Jacket illustration by Michael Koelsch based on a painting by Trevor Kane

That will keep them guessing.

SNAPSHOT: For the first few years I worked with Jimmy, I thought most of the places in his fiction were imaginary. And they are. He uses scrupulous detail to make them utterly real. But there are a few outlandish places in the short stories and the novel that are not imaginary–and I found out about them because I stumbled upon the real places in my travels. So I actually can’t tell you, for certain, which places are real, and which places are imaginary. I will say that one location is very real. I published it as fiction, but I now know better because I’ve been there.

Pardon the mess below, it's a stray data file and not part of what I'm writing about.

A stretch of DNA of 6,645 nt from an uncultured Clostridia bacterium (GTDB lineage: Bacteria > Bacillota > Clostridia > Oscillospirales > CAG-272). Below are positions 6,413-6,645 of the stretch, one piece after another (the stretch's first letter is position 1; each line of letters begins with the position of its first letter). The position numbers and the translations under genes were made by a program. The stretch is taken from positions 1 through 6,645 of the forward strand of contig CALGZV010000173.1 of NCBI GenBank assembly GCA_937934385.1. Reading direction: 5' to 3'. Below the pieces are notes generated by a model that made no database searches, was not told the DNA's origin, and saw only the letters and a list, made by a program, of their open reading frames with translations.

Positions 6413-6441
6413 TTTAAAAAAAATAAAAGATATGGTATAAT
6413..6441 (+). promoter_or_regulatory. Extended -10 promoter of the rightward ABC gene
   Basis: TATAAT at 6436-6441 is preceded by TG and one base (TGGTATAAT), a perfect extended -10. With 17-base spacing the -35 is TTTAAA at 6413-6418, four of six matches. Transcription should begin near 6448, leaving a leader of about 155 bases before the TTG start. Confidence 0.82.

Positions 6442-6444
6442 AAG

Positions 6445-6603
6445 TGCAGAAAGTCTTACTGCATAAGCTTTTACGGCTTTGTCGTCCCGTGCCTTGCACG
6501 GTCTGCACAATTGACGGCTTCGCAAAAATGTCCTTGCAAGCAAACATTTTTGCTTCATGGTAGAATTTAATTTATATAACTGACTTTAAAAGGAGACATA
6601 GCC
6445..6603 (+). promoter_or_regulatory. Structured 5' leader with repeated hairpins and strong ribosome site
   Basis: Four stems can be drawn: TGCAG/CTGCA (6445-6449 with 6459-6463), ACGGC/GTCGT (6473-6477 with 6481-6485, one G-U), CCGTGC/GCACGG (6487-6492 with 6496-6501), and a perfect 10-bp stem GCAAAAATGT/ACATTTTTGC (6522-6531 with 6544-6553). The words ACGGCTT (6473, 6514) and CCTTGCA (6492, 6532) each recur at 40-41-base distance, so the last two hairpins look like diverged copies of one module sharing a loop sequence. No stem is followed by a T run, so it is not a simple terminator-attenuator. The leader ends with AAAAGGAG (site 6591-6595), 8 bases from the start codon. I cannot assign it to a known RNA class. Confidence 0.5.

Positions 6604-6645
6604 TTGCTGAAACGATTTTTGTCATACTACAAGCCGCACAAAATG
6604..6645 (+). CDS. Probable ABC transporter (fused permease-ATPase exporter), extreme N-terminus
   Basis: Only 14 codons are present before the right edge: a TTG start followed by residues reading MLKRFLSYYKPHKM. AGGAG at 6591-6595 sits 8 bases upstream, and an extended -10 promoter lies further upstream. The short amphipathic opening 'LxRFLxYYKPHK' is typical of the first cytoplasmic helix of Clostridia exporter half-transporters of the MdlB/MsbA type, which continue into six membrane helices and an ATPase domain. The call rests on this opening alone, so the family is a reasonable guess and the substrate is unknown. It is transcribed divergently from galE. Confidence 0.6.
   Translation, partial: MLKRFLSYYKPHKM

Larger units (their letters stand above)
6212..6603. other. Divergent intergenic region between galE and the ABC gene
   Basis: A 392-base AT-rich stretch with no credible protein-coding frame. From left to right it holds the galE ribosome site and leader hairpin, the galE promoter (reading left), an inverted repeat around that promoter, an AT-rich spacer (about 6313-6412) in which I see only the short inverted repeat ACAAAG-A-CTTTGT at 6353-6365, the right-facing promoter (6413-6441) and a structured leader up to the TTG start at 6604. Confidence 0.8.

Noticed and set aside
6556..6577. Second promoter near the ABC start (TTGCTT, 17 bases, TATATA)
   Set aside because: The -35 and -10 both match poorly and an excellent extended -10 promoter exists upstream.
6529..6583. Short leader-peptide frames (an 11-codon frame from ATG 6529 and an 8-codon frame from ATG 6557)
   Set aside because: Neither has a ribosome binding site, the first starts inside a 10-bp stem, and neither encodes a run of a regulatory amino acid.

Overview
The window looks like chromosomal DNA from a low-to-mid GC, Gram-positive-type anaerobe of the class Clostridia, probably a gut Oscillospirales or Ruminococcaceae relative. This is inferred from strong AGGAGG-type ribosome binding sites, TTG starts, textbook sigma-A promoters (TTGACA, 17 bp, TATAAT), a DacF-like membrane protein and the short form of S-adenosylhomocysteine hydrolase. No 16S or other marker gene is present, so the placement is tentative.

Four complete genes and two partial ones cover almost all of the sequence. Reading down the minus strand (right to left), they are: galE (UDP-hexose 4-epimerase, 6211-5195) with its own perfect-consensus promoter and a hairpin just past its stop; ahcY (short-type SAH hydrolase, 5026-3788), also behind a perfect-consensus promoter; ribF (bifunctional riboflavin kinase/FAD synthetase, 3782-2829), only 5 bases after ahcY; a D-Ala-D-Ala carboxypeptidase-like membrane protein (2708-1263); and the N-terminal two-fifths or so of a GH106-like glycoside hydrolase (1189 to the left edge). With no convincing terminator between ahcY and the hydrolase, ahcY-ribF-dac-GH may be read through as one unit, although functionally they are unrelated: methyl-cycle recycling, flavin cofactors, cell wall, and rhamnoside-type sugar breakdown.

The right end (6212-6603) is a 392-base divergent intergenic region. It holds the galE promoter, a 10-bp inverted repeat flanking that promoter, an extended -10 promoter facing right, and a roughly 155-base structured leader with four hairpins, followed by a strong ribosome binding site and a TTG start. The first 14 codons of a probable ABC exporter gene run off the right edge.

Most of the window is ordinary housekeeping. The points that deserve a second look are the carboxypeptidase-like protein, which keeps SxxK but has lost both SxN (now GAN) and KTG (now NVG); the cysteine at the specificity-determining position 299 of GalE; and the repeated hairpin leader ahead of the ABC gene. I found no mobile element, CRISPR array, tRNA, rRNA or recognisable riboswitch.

Jimmy won an award in Alabama, and he couldn’t go, so I went in his place to accept on his behalf. The plane was late, and Harcourt (or maybe it was the awards group) had put me up at what I assumed was a hotel near the venue. All I know is that my plane was late, I had flown out of New York straight from work, so I was wearing a snappy little business dress and high heels. When I got off the plane, the entire wall of the airport was covered in a gigantic Confederate flag. I rented my car and set off to try to find the hotel–with no directions other than the car rental man’s instructions on how to get to the address on the highway where my hotel was supposedly located. Harcourt was closed, cell phones hadn’t been invented, and GPS navigators were a thing of the future. It was dark, late, and once I found the highway, it was completely, although it ran for miles and miles along a sandy beach. All I had was my little slip of paper with an address on it, yet the address didn’t match up with any of the buildings, and all of them seemed to be vacation condos, off season, and every single one of them was dark.